• elevated bilirubin levels
  • large number of immature RBCs, suggesting an increased production of RBCs
  • increased levels of lactate dehydrogenase, a chemical byproduct that occurs when RBCs get destroyed
  • reduced levels of haptoglobin, a component of blood that decreases following RBC destruction

If a doctor suspects cold agglutinin disease, they will likely order specialized testing. A Coombs test can look for the presence of antibodies binding to RBCs.

Positive results from a Coombs test may spark the need for additional testing known as thermal amplitude testing. This checks the reaction of the antibodies at different temperatures. Stronger reactions at cooler temperatures could indicate cold agglutinin disease.

Other tests to help diagnose cold agglutinin disease can include protein electrophoresis, which looks for monoclonal antibodies, as well as a test that measures complement levels.

Generally, treatment for cold agglutinin disease may involve medications that modulate the immune system. This helps decrease the production of antibodies against RBCs.

A 2020 study notes that people often respond well to rituximab monotherapy. This therapy often takes about 11 to 12 months to work. It provides moderate effectiveness to about 50% of people and rarely eliminates symptoms. Doctors may enhance the effects with other medications, such as bendamustine or fludarabine, but they can cause toxicity in some people.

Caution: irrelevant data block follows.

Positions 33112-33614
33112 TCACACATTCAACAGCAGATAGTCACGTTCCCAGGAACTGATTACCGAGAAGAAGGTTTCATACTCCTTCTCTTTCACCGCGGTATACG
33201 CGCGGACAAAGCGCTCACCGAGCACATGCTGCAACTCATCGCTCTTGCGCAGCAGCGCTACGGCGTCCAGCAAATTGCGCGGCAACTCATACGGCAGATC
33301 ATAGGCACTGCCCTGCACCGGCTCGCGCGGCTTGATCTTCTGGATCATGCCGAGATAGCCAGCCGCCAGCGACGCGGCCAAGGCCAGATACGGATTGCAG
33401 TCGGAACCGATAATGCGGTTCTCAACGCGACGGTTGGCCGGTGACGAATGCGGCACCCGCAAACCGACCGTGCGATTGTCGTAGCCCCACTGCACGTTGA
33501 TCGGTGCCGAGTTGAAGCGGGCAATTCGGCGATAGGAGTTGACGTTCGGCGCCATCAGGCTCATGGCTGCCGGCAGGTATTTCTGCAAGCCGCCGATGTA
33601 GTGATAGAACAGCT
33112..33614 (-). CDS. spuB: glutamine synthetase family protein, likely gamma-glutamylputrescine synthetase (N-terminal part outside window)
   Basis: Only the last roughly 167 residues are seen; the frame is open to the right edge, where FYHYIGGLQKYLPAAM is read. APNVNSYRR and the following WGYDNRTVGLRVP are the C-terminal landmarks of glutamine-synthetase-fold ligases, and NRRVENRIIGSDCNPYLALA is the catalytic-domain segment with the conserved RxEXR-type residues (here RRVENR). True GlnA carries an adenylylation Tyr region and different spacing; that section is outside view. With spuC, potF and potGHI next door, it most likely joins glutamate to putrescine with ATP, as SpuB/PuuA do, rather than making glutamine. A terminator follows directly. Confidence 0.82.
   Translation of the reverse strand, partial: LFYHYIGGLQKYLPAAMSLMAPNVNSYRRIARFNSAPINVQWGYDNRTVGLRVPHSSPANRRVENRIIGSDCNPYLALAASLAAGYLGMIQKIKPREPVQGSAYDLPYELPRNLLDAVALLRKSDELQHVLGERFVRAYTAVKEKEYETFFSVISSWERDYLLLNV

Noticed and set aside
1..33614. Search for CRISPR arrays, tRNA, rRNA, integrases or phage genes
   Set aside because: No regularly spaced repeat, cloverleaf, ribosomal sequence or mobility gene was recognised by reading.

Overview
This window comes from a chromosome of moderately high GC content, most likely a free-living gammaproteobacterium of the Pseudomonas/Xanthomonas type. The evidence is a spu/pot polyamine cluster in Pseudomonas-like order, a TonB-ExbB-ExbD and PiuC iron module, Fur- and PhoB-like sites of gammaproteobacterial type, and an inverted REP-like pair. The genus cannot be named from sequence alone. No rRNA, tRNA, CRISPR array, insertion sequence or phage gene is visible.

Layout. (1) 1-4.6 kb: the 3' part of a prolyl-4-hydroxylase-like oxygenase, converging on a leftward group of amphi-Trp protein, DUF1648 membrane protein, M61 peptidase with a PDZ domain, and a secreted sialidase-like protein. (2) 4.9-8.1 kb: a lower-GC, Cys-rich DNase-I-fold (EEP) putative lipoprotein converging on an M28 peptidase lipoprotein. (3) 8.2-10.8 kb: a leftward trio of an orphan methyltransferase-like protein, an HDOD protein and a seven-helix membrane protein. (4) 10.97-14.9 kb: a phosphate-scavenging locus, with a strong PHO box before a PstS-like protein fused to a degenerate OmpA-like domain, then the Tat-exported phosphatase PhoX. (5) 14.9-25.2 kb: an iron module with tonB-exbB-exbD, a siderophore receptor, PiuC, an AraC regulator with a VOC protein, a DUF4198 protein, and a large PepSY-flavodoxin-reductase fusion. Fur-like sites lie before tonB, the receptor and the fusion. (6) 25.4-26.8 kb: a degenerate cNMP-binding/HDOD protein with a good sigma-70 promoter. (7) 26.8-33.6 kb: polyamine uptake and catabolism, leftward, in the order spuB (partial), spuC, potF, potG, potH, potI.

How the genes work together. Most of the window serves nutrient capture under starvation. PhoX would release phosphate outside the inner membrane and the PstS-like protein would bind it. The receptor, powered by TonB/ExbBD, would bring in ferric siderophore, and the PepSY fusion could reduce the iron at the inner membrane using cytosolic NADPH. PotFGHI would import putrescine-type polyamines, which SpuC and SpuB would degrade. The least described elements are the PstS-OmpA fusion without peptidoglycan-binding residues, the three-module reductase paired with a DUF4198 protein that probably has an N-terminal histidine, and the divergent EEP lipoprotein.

Most other treatment options are still under investigation with clinical trials or a need for studies. Future treatments may provide more effective therapy for the condition.

During the diagnostic process, doctors will check whether the condition is due to an underlying condition. In these cases, treatment will aim to manage this condition.

Cold agglutinin disease is a rare form of autoimmune hemolytic anemia. It occurs when the immune system produces cold agglutinin antibodies.

These antibodies mistakenly attack healthy RBCs and are more active at colder temperatures. They attach to RBCs, which causes the immune system to target and destroy them. This can result in a low RBC count, or anemia, causing symptoms such as fatigue.

Treatment often involves avoiding colder temperatures and medications to reduce the immune response. In other cases, doctors may treat an underlying condition that is causing cold agglutinin disease.